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Likud MK Amir Ohana denies falling out with Netanyahu

Former minister says he didn’t ask anyone to stand up for him at heated meeting, where another MK slammed him and the Likud leader remained silent

Then-Justice Minister Amir Ohana delivers a speech at a Likud election rally in Or Yehuda, on February 13, 2020. (Gili Yaari/Flash90)
Then-Justice Minister Amir Ohana delivers a speech at a Likud election rally in Or Yehuda, on February 13, 2020. (Gili Yaari/Flash90)

Likud MK Amir Ohana on Saturday denied a report from The Times of Israel’s sister site Zman Yisrael that he had lost support from party leader Benjamin Netanyahu.

“I didn’t ask anyone to stand by my side, I’m a big boy,” Ohana told Channel 12 news, after Netanyahu reportedly sat silently while Ohana was harshly criticized by another MK during a heated party meeting on Monday.

“My relationship with Netanyahu was and remains excellent,” he added.

After entering the Knesset in 2015, Ohana quickly became one of then-prime minister Netanyahu’s most loyal backers. He passionately defended the party leader against the various corruption allegations against him and was rewarded with a series of senior ministerial posts, despite his relatively low ranking on the Likud list.

But according to Zman Yisrael’s Thursday report, Ohana’s time in Netanyahu’s inner circle appears to be drawing to a close. During Monday’s meeting, MK David Bitan tore into fellow faction members for failing to show up for key Knesset votes.

When Ohana requested permission to speak, Bitan cut him off and castigated the former minister for being among those who have been missing from the plenum recently, including on a vote on a coalition proposal to expand access to medical marijuana — that the opposition tried to shoot down and lost.

Likud MK David Bitan at the Knesset in Jerusalem, on July 6, 2021. (Yonatan Sindel/Flash90)

“Who are you anyway?” Zman Yisrael quoted Bitan as having shouted at Ohana. “Who are you to decide anything here? You ran after Netanyahu and he gave you [some senior] positions, so now you [think you get to] decide things here? For a few extra votes in the [Likud] primaries, you chose not to show up for a vote?”

Ohana reportedly sat speechless in shock and looked over at Netanyahu, apparently hoping that the party leader would back him up. But the opposition chairman remained silent, according to the report. It said Netanyahu is livid with Ohana over his failure to denounce MK Yuli Edelstein when the latter announced earlier this month that he would challenge Netanyahu for the Likud leadership.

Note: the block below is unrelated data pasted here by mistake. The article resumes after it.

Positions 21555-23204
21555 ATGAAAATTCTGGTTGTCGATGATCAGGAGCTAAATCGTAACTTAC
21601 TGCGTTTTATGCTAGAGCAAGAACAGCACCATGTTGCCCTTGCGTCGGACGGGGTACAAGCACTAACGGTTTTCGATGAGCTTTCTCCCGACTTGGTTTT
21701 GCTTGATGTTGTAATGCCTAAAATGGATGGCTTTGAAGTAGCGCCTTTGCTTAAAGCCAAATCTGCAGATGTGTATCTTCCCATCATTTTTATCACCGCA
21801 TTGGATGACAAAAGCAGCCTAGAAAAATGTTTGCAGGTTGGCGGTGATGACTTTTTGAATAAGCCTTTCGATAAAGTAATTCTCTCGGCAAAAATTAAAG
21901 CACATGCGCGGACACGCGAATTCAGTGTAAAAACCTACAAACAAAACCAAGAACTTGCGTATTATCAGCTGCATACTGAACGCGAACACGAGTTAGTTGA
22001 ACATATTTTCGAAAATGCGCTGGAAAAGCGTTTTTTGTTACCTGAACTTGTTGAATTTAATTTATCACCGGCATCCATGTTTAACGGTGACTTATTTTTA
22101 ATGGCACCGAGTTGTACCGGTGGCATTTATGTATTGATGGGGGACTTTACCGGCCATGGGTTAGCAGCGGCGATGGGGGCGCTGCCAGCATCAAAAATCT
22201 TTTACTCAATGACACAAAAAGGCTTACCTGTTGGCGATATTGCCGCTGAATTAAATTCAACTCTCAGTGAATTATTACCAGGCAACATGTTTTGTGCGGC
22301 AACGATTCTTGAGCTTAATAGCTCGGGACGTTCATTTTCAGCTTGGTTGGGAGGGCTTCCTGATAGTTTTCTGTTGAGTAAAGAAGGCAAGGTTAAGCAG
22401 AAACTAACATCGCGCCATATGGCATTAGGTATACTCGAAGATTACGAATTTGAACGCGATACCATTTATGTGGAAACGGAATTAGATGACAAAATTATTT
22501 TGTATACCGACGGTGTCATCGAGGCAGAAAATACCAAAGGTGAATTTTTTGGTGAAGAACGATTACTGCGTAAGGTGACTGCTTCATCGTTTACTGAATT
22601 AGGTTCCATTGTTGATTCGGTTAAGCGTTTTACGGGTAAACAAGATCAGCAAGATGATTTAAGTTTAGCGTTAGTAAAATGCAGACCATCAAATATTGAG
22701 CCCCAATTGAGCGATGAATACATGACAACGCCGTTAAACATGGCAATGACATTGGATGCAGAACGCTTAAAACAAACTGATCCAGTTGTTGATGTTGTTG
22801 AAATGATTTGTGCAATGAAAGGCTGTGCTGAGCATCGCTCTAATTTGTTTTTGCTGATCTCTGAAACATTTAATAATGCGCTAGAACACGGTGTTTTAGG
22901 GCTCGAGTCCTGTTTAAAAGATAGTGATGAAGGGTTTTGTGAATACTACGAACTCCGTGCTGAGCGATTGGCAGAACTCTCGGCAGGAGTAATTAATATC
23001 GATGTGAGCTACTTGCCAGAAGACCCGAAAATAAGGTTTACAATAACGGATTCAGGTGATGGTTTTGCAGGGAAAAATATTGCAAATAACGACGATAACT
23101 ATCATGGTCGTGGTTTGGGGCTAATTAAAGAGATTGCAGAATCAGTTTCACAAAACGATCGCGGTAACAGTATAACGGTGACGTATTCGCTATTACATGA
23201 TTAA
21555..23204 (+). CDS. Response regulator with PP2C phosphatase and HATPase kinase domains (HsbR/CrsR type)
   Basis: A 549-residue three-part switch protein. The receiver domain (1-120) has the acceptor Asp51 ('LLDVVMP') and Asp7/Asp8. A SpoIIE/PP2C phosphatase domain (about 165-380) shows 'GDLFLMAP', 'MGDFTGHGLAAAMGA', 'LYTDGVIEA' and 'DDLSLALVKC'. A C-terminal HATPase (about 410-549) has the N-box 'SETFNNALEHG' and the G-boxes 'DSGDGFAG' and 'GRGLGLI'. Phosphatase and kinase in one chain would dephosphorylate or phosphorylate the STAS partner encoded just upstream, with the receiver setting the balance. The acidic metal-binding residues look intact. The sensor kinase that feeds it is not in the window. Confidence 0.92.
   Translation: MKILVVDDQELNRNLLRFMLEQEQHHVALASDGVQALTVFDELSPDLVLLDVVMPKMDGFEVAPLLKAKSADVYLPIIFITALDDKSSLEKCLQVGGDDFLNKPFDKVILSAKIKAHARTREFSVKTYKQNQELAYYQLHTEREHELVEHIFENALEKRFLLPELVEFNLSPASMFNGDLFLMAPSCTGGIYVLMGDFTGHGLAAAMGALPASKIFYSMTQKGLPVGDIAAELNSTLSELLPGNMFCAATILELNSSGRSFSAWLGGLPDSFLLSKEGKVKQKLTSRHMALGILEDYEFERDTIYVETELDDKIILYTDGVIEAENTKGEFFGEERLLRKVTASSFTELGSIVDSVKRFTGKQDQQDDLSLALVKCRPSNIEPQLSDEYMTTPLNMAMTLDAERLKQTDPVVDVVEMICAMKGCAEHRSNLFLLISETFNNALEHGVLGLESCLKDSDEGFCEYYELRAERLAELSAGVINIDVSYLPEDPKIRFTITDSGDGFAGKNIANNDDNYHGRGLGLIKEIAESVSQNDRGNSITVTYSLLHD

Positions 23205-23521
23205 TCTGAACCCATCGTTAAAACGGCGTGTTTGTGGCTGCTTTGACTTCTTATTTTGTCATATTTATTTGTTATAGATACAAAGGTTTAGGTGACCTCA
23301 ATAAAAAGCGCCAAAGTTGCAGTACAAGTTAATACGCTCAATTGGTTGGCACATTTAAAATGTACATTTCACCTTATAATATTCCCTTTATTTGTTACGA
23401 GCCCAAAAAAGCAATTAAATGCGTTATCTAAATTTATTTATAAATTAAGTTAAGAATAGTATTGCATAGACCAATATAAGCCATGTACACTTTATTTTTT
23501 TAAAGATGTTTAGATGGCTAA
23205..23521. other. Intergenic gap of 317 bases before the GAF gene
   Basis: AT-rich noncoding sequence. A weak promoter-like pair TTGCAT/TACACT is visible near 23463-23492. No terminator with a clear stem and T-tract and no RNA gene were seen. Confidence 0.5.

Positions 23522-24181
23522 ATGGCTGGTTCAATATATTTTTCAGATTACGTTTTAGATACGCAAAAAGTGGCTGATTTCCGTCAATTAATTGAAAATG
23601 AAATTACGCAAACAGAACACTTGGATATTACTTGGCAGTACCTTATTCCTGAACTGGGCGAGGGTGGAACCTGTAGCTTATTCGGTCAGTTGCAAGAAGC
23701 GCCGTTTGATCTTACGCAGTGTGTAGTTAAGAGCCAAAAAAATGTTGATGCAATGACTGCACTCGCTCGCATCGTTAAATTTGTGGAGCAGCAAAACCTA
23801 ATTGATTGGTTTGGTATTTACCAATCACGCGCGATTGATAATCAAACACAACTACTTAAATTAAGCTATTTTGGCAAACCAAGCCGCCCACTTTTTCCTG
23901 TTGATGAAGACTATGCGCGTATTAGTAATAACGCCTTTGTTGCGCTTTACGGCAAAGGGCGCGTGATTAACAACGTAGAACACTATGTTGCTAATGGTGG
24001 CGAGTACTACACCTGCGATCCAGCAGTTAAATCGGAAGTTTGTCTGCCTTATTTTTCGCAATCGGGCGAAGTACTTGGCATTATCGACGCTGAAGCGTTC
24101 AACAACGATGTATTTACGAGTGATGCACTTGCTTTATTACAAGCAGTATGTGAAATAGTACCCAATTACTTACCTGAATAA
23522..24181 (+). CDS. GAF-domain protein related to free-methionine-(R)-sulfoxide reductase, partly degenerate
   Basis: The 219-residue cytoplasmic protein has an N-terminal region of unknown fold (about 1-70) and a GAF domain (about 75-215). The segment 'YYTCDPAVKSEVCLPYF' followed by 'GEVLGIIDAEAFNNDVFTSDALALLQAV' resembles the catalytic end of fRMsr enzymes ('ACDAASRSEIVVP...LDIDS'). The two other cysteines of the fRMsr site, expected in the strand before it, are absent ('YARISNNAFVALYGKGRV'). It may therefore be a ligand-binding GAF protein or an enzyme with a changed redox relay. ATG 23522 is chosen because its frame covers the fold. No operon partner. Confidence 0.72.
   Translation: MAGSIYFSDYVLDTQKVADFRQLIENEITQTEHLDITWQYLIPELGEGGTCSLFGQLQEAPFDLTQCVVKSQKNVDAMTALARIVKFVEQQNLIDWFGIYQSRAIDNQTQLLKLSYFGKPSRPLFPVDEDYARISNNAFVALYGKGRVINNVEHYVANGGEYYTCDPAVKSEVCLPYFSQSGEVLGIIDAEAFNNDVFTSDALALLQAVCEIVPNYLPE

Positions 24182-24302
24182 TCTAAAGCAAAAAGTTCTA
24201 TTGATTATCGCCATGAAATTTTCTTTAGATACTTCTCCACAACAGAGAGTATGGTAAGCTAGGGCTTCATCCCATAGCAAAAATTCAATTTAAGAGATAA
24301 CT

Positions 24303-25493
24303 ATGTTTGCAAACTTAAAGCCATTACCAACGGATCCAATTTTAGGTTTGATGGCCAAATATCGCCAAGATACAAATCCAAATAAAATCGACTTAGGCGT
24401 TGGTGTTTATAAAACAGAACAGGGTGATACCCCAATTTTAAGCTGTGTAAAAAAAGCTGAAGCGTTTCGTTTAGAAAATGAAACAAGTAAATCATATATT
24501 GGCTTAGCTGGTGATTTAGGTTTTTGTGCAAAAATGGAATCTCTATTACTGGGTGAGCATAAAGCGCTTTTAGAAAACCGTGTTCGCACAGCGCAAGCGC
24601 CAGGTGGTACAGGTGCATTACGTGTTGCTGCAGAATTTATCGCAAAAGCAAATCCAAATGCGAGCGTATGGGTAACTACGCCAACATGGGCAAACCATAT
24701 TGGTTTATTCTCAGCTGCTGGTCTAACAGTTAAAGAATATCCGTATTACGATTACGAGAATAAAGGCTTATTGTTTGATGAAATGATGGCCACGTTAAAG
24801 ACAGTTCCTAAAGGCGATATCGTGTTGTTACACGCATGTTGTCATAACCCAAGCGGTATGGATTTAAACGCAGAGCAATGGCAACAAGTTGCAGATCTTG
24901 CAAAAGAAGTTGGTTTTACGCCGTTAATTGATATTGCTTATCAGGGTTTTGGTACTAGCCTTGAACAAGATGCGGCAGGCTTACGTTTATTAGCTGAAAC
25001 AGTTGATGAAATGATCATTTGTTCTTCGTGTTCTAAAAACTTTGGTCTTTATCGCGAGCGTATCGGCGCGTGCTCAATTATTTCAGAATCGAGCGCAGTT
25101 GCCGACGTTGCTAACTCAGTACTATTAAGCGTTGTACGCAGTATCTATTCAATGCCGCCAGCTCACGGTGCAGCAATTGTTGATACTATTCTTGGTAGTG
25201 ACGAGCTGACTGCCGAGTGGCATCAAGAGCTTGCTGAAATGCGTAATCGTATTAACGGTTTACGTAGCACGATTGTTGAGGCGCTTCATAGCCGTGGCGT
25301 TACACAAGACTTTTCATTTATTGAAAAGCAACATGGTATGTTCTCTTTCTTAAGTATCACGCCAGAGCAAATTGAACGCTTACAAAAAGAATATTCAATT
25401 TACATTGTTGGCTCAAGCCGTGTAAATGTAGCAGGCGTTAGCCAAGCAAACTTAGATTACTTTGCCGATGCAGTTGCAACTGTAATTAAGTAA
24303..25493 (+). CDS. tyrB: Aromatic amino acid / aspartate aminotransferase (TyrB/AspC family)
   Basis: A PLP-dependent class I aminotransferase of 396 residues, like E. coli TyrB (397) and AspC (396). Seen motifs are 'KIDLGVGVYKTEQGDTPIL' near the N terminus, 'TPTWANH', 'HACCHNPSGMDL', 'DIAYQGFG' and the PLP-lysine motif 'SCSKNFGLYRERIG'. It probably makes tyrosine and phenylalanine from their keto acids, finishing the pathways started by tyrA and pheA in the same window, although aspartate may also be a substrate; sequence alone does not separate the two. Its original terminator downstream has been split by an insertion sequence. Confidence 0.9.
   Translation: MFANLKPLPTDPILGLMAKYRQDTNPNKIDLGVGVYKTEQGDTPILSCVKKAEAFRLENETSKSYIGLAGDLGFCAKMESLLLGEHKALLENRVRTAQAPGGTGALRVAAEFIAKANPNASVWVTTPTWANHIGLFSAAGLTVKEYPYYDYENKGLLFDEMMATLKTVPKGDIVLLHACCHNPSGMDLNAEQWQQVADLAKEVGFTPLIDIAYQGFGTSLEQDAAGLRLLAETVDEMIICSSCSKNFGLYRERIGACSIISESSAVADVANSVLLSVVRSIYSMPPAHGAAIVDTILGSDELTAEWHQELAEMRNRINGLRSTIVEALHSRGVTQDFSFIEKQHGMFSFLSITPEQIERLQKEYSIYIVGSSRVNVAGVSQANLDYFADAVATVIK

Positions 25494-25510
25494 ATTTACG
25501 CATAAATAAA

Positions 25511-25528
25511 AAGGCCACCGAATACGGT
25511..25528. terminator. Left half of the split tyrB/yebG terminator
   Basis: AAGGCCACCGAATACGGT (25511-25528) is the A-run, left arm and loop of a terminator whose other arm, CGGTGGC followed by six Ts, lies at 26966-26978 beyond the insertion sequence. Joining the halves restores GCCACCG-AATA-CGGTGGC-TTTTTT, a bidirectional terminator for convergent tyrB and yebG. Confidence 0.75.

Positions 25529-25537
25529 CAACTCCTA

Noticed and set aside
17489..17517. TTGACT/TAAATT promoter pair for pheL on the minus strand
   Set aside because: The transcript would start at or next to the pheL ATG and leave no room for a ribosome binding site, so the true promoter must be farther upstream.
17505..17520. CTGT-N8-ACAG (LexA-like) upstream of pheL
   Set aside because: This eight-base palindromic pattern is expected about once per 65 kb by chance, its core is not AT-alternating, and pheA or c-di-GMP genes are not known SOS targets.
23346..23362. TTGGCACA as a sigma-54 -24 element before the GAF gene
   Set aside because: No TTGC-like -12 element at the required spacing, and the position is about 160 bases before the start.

“I will support [Netanyahu] if primaries are indeed held, as I believe MK Edelstein wants, because I think he is the most suitable for the party leader,” Ohana told Channel 12 on Saturday.

In the past, Ohana had bitterly censured those in the party who sought to challenge Netanyahu. But he was silent following Edelstein’s announcement, with only backbencher MK Shlomo Karhi speaking out against Edelstein, a former health minister and Knesset speaker.

Then-prime minister Benjamin Netanyahu (left) and then-health minister Yuli Edelstein, seen during a visit at the COVID-19 vaccination center in Zarzir, northern Israel, on February 9, 2021. (David Cohen/Flash90)

Netanyahu associates took note of Ohana’s silence and responded by sending a number of messages in Likud WhatsApp groups highlighting the former minister’s “failures,” in addition to claiming that he is seeking to join forces with Edelstein and Nir Barkat — another Likud MK seen as a possible party leader and Netanyahu challenger.

The attacks on Ohana climaxed at the Monday Likud faction meeting, where such an intense assault by Bitan would not have taken place without a nod from Netanyahu, Zman Yisrael reported.

“I will not give up until you are sanctioned,” Bitan shouted at Ohana. Those looking at Netanyahu saw him hold back a smile, Zman reported.

Then-prime minister Benjamin Netanyahu and then-public security minister Amir Ohana in Tel Aviv, on December 1, 2020. (Miriam Alster/Flash90)

According to Channel 12, however, the reason behind Netanyahu’s purported decision to turn on Ohana had less to do with his failure to condemn Edelstein and more to do with an internal poll among Likud supporters indicating that the former public security minister is actually gaining in popularity.

The poll asked respondents to rank MKs other than Netanyahu for Likud’s next Knesset list. At the top was former Mossad chief Yossi Cohen, who Netanyahu has indicated he views as a potential heir. In second place was Ohana, followed by MKs David Amsalem, Yariv Levin and Galit Distel Atbaryan.

“I’m not sorry over the poll results,” Ohana told Channel 12, while denying reports that he had commissioned it. According to the network, nobody has taken public responsibility for the internal poll, or it leaking to the media.

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